What impact have multilateral implementation procedures had on the human rights practices of states? Special attention on the UN system, especially the Human Rights Commission, the Subcommission on the Prevention of Discrimination and the Protection of Minorities, General Assembly and the Human Rights Committee and other Treaty-created bodies.
Consult for Papers: UN Yearbook and the UN Chronicle, both published by the UN, as well as the Inter Dependent, the bi-monthly newspaper of the UN Association of the USA.
How have regional human rights organizations influenced the practices of their member states? What are the relative strengths and weaknesses of regional as opposed to global approaches? What explains the dramatic differences between regions? How do multilateral and regional instruments co-exist? Special attention will be paid to Europe and Latin America
Consult for Papers: Forsythe, David, Human Rights in the New Europe, Lincoln, NB: University of Nebraska Press, Buergenthal, Thomas, "The Advisory Practice of the Inter-American Human Rights Court," 79 American Journal of International Law, 1985, pp. 1-27, Gros Espiell, Hector, "Contentious Proceedings before the Inter-American Commission of Human Rights," 1 Emory Journal of International Dispute Resolution, 1987, pp. 175-218
Consult for Papers: Sikkink, Kathryn, "Human Rights, Principled issue-networks, and Sovereignty in Latin America," International Organization, Vol. 47, Summer 1993, pp. 411-41 and Sikkink, "The Emergence, Evolution and Effectiveness of the Latin American Human Rights Network," in Elizabeth Jelin and Eric Hershberg, eds., Constructing Democracy: Human Rights, Citizenship, and Society in Latin America,, Boulder; Westview Press, 1996, ch.4; Cancado Trindade, Antonio, "Exhaustion of Local Remedies in International Law and the Role of National Courts," 17 Archiv des Volkerrechts, 1977-1978, pp. 333-370; Hurst Hannum, ed., Guide to International Human Rights Practice, 2d ed.; HRW reports on WWW; Constitutions of South Africa, which is based upon the Universal Declaration on Human Rights and Haiti and Romania's, which give supremacy to the Covenants and other ratified human rights treaties (unlike the ambiguous position of the US Constitution, which gives supremacy to treaties, but not to UN actions).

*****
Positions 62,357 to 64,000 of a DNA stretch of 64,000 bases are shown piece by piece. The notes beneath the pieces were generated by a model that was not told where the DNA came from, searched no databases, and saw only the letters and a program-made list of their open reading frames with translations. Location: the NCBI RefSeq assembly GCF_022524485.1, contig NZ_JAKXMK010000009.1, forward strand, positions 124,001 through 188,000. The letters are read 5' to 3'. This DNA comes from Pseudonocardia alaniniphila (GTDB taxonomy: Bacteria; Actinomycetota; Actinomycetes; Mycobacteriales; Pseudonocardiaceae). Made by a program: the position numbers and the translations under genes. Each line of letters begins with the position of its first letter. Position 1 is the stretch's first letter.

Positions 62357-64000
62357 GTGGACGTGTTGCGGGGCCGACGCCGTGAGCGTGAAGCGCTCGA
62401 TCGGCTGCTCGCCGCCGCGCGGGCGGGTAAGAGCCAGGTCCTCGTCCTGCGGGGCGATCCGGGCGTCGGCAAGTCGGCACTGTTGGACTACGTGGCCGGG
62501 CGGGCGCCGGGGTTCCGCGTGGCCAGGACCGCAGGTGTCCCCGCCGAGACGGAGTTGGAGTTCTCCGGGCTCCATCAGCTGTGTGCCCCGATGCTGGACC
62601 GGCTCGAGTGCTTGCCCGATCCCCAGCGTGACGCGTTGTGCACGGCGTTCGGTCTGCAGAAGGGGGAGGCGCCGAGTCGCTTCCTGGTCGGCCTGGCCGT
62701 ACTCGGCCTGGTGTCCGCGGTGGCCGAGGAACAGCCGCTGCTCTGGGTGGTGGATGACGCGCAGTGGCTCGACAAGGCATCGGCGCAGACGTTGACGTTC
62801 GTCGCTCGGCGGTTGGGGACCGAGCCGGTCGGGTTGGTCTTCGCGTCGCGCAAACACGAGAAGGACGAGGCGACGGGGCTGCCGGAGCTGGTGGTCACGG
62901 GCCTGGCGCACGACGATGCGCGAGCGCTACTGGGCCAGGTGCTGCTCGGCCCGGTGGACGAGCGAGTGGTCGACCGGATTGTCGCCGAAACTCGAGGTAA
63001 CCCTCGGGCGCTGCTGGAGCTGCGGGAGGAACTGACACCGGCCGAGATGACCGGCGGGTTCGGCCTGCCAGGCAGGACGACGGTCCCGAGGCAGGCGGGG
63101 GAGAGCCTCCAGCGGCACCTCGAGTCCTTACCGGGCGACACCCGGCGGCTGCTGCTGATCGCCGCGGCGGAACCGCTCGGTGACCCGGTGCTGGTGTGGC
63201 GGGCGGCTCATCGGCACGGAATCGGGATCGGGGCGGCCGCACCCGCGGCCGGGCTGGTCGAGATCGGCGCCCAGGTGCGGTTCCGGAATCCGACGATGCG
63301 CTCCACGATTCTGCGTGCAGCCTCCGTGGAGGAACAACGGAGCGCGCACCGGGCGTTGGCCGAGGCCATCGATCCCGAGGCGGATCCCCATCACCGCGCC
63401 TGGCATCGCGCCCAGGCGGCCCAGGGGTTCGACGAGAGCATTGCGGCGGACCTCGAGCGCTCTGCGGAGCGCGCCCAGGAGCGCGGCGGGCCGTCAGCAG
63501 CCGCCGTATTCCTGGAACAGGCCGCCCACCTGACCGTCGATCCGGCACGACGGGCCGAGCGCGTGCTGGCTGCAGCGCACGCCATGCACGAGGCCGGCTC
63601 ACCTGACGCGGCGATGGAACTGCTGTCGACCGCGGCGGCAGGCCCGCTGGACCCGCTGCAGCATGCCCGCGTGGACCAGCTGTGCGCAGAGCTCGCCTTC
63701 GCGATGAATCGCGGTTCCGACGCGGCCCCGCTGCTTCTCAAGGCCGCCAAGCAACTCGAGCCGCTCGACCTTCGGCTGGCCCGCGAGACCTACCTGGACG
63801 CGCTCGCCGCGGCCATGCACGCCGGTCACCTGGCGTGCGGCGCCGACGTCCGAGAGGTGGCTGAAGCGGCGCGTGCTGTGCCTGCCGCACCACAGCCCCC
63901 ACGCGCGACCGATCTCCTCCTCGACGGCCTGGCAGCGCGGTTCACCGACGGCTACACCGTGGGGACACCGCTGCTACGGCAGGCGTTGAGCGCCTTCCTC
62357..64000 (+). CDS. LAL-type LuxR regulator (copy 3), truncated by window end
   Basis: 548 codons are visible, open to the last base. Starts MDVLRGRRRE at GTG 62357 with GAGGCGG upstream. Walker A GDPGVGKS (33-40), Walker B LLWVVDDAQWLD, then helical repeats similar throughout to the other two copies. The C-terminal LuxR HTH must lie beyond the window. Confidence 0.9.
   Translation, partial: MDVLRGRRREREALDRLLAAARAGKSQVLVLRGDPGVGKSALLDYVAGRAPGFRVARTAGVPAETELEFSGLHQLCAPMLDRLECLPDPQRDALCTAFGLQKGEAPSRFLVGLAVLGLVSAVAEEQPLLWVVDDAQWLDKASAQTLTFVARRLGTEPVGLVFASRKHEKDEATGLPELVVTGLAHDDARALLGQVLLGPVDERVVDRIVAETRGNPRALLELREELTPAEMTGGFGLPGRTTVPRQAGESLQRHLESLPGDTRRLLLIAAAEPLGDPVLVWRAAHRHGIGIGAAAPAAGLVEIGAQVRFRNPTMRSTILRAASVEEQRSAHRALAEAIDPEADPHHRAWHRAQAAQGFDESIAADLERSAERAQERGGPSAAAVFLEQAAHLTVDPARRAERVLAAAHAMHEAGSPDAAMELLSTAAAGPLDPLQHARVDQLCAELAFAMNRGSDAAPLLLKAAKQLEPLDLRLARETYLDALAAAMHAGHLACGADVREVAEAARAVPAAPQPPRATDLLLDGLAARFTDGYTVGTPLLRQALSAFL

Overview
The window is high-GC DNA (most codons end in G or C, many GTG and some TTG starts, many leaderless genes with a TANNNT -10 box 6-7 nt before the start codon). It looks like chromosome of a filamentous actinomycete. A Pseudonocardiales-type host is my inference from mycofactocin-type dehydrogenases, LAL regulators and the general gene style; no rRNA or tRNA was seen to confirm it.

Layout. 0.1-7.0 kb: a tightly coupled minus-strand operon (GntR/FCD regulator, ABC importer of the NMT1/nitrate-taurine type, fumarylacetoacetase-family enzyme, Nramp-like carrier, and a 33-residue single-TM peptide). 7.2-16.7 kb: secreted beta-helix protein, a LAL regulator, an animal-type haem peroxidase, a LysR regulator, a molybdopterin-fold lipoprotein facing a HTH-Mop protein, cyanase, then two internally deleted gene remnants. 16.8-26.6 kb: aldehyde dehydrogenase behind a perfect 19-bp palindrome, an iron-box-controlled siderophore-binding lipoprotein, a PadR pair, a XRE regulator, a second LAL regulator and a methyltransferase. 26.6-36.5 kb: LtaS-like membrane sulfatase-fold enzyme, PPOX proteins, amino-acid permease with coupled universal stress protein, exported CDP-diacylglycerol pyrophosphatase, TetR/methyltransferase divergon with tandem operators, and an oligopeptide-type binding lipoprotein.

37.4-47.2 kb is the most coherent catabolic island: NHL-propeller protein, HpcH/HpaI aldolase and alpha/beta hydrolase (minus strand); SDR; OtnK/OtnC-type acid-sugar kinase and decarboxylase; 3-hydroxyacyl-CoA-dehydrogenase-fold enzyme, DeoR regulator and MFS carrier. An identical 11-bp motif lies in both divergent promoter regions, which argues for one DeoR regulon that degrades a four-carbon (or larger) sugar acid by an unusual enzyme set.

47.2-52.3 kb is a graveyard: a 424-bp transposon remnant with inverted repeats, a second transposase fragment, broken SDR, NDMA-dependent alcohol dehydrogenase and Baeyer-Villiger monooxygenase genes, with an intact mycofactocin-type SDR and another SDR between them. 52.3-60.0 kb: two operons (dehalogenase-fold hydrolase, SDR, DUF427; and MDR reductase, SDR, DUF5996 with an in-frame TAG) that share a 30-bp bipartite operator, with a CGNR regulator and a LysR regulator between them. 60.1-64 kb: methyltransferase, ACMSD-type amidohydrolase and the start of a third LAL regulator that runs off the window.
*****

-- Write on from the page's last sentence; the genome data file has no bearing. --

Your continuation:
Mid-Term Examination: February 26, 2001
What are the relative strengths and weaknesses of bilateral, as opposed to multilateral implementation procedures? What place should human rights objectives have in national foreign policies? How can international human rights be reconciled with the principle of non-intervention? What explains that the US has been both a leading promoter and violator of human rights? What explains the different human rights policies in East Asia, Africa and the "like-minded states" like Canada, the Netherlands and Norway?
Consult for Papers: Fouad Ajami, "Human Rights and World Order Politics," in Falk, Kim and Mendlovitz, eds., Toward a Just World Order; Robert Matthews and Cranford Pratt, Human Rights in Canadian Foreign Policy, Shoultz, Lars, Human Rights and united States Policy Toward Latin America, esp. Introduction and Conclusion
What are the sources of religious intolerance? How have Latin America and the UN approached the problem of displaced or disappeared persons? What is the right to self-determination and what is it not? What are the permissible limits or restrictions upon the exercise of rights and what are impermissible derogations?